One study found that male SI joint overall innominate range of motion (ROM) is 30 percent to 40 percent less than female ROM. The differing viscoelastic response to load in the pelvic ring is said to account for these differences. This supports the notion that males and females differ in both SI joint geometry and ligamentous laxity. Another study found a difference in load-bearing transfer patterns between the two sexes. Whereas females tended to respond with a unilateral pattern of motion about the vertical axis, males responded with a reciprocal pattern about both the vertical and sagittal-horizontal axes with loading. This may explain why females have greater range of motion about the vertical axis, as this unilateral motion takes stress off the pubic symphysis.

Anatomy and hormonal influence

The less-pronounced curvature of the SI joint surfaces in females allows for an increase in the mobility of the pelvic ring during labor. Under the influence of the hormone relaxin during pregnancy, the SI joint apparatus loosens, resulting in relative separation of the pubic symphyses. These two factors increase mobility in the SI joint, supporting increased complaints of pelvic pain.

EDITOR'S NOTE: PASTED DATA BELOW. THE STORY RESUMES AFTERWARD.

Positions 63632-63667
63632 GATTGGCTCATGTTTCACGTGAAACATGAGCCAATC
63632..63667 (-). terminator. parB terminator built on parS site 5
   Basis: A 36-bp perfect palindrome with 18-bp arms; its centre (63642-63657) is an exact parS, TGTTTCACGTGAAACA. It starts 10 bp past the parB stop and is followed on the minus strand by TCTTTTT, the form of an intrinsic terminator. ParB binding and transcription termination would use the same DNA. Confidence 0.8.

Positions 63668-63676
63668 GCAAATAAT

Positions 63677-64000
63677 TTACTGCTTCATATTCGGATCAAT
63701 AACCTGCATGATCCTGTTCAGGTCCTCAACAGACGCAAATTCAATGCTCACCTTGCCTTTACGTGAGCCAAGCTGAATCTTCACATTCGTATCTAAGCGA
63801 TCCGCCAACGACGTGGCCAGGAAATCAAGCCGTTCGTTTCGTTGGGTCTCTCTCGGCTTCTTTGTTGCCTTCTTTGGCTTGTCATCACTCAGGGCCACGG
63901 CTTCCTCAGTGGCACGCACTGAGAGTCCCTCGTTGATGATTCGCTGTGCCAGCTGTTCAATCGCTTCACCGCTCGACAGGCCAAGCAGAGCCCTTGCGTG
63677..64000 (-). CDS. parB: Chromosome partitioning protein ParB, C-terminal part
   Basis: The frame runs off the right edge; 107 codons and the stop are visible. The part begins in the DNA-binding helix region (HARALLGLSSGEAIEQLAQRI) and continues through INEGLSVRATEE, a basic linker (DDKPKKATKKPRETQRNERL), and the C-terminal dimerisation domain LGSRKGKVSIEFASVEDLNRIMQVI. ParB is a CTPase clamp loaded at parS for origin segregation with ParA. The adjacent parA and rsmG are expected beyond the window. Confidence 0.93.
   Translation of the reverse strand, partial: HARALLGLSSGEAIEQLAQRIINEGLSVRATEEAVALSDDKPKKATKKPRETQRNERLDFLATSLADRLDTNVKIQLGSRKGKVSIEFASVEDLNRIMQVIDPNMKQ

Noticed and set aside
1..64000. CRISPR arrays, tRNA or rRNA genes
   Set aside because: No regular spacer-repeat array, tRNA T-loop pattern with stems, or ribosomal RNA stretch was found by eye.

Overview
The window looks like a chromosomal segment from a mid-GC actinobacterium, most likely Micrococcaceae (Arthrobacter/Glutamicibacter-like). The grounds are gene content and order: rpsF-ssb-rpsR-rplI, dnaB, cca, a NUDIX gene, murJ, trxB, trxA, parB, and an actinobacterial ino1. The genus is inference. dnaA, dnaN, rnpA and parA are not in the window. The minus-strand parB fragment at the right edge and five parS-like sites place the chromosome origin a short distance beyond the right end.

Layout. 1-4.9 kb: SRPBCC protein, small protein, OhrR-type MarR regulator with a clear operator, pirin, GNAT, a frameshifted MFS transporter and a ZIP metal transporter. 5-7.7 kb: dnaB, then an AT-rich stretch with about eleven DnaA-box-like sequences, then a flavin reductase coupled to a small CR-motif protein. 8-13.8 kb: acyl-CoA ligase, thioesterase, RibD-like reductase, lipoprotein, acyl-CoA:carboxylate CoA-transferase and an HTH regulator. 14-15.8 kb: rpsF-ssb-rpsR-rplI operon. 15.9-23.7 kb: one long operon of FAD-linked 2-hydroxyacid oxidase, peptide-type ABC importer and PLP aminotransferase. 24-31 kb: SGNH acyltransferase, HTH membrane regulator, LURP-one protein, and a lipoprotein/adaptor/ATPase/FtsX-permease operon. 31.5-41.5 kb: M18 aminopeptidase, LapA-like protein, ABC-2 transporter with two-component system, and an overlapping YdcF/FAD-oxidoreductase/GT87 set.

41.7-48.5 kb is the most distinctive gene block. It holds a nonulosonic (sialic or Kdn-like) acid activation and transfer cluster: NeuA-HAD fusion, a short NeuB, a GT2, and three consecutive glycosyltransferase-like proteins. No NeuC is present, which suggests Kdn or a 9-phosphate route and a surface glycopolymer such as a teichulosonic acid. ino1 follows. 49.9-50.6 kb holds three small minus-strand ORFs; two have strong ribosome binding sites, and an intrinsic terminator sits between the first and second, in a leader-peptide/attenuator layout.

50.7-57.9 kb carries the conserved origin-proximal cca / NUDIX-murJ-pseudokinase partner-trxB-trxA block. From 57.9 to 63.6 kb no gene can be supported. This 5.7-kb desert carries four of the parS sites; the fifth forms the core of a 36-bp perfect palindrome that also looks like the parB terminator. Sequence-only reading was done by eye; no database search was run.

This laxity during pregnancy contributes to a three-fold higher risk of patients with SI joint asymmetry developing pelvic girdle pain (PGP), which in some women may persist into the postpartum period. The prevalence of pregnant women with PGP is about 20 percent. Although females are at greater risk, PGP can develop in both males and females with low-back pain, previous trauma to the pelvis, and arthritis.

Ankylosis and inflammatory disease

Ankylosis of the SI joint, diagnosed by radiography or computed tomography, is more prevalent in males and directly affects lumbosacral mobility by causing stiffness. Ankylosis generally occurs in patients older than 50 years. A radiograph may reveal periarticular osteophytes in the cranial iliac aspect in males and more ventral caudal in females. SI joint bridging (osteophytosis) is more common in males than in females, 12.27 percent versus 1.83 percent, respectively. When present, 97.5 percent of the bridging is extra-articular in males; in females, it is intra-articular. Degenerative periarticular osteophytosis immobilizes the SI joint.